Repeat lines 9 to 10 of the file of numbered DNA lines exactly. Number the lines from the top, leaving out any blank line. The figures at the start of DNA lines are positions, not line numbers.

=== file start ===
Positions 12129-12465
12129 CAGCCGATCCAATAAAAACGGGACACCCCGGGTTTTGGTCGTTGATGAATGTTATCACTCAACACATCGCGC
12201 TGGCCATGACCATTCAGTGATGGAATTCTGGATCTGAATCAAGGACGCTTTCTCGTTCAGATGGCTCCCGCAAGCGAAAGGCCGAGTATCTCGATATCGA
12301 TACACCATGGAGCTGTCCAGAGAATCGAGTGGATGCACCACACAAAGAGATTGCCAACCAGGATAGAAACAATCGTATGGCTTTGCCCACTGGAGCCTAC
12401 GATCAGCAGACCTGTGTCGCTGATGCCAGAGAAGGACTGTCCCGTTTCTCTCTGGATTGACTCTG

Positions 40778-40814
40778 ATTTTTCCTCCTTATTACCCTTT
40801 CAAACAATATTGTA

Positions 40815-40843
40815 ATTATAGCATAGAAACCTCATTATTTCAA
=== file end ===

Positions 40815-40843
40815 ATTATAGCATAGAAACCTCATTATTTCAA